Family (im)mobility during the holidays: The Norwegian government’s COVID-19 containment measures and the Facebook activism of families separated by borders
Mobility for international families has been affected by COVID-19 on a global scale. National border regimes impact the mobility or immobility of individuals and those regulations have become stricter due to the measures to contain COVID-19. For families who are separated by borders, these measures have an impact on their ability to travel and see one another, with implications for their prospects to celebrate the holidays together.
For residents in Norway, the government has been rather limited in terms of who has ‘counted’ as family during the pandemic and thereby has the right to visit their family members. On 14 May, the Minister of Justice and Public Security specified that residents of the Schengen area who have family members in Norway (specifically spouses, cohabitants, fiancés or fiancées, children, or stepchildren) are allowed to travel in. However, family members residing in so-called ‘third countries’ – or countries outside of Schengen – were banned, with no possibility of entering the country. In neighbouring Denmark, girlfriends and boyfriends, parents and children of all ages, grandparents, grandchildren, and siblings of Danish residents have had the ability to travel into the country since 27 June, without restrictions regarding the country they travel from, so long as they have a negative COVID-19 test result 72 hours before entry.
Facebook activism and expanding who ‘counts’ as family
The Facebook group Vi som ønsker våre foreldre fra ikke EU-land på besøk (‘We who wish for our parents from countries outside the EU to visit’), as well as the Facebook pages Oss med familie eller kjæreste i utlandet under Covid-19 2020 (‘Us with family or loved ones abroad under COVID-19 2020’) and La Familien Møtes (‘Let Family Meet’), have mobilised to advocate for family members of Norwegian residents – regardless of their citizenship or country of residence – to be allowed entry into Norway. The mobilisation organised on Facebook has resulted in demonstrations outside the Norwegian parliament, specific policy suggestions sent into government policy hearings, petitions asking the government to reconsider their policies, and contacts with different media outlets to shed light on the nuances of current restrictions.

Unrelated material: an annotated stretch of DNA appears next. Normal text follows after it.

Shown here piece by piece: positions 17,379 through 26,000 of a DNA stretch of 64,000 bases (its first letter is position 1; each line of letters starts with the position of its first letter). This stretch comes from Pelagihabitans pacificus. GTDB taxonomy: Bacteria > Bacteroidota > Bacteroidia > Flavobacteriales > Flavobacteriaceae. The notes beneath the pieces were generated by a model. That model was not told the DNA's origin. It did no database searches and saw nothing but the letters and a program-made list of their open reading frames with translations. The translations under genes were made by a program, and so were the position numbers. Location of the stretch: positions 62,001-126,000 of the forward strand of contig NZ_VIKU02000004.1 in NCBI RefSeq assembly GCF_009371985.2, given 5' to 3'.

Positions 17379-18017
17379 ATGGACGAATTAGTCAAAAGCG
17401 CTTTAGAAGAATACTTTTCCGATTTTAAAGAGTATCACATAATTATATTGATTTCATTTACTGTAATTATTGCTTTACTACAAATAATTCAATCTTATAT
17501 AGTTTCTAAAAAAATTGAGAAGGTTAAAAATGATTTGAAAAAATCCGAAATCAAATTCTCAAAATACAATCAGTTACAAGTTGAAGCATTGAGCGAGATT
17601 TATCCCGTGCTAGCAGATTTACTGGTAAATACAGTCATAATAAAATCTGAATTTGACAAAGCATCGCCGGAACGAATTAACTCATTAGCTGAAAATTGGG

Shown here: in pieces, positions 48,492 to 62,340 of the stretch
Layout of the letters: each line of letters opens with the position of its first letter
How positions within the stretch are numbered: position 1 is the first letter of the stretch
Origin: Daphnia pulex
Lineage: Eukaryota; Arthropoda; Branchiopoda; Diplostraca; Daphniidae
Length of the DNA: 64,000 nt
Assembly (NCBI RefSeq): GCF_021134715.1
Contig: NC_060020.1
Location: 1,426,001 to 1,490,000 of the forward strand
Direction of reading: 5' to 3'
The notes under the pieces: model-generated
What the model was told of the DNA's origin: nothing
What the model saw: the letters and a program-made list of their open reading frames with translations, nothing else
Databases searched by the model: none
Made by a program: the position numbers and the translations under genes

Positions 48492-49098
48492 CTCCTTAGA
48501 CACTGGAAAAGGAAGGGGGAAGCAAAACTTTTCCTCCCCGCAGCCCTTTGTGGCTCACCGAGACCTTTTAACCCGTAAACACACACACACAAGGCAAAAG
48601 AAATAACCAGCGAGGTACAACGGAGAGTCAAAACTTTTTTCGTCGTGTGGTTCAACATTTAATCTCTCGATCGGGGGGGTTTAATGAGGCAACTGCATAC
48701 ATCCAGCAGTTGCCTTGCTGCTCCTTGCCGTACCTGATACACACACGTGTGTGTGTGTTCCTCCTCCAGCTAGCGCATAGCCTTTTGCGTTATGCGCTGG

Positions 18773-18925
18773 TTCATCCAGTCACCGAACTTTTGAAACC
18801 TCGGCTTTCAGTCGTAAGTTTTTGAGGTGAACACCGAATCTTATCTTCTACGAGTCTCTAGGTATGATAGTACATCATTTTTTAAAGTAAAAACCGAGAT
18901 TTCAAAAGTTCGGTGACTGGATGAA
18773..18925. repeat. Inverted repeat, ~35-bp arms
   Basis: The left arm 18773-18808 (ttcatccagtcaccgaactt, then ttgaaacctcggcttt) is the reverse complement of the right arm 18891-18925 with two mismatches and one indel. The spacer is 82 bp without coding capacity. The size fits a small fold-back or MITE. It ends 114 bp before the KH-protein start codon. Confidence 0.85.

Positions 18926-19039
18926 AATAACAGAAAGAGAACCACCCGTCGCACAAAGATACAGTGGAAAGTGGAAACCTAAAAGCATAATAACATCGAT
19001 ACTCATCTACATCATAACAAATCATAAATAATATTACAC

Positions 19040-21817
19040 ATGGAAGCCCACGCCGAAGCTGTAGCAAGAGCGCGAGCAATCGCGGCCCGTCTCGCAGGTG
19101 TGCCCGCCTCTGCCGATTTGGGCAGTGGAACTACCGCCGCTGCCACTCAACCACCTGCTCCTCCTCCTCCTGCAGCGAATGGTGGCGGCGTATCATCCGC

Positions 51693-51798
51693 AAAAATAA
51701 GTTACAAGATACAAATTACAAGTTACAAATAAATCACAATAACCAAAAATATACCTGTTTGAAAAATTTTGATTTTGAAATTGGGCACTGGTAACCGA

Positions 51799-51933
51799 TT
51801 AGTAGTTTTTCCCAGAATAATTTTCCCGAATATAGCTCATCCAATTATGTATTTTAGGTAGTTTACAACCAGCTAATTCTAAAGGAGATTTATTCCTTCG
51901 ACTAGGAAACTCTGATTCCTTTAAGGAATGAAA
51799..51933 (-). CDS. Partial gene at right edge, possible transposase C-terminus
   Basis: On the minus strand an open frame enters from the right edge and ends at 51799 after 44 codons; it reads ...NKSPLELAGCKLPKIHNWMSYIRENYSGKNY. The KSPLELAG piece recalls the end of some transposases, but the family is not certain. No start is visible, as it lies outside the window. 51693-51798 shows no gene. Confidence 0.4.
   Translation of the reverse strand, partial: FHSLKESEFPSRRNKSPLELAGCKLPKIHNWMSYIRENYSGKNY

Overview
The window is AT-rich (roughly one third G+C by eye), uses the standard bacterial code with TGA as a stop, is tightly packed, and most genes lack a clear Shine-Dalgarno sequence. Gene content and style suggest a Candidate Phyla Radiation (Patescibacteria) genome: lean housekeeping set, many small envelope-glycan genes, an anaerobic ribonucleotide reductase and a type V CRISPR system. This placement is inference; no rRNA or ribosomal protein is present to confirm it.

One victory came on 15 July when ‘near family’ of Norwegian residents – defined by the Norwegian government as spouses, registered partners and cohabitants, children and stepchildren under 21, and parents and stepparents to children under 21, as well as girlfriends and boyfriends – were allowed to enter the country. Also on 15 July, Norway reopened for European tourism, something that felt discriminatory to those still waiting for family members – such as parents (if over 21) and grandparents – from third countries to be allowed to visit. Advocacy continued and a second victory occurred on 21 October when parents and stepparents to children of all ages, children and stepchildren of all ages, grandparents and step-grandparents, and grandchildren and step-grandchildren of Norwegian residents from third countries were allowed entry.
Quarantine hotels and renewed (im)mobility
With this 21 October victory, many residents became optimistic about spending the holidays in Norway with their parents and grandparents. However, amid a new wave of COVID-19 the government announced a policy of quarantine hotels starting on 9 November. Practically, this means that family members travelling to Norway to visit are bussed from the airport to a hotel for a mandatory ten-day quarantine. For individuals, the cost is 500 NOK or approximately 50 EUR per day; on top of the costs of the flight, in some cases a visa, and potentially multiple family members staying in the quarantine hotel, this additional travel expense may make the journey unaffordable for many. In this way, the measure disproportionately affects those who may not have the means to pay for such a stay when considering the already expensive cost of travel.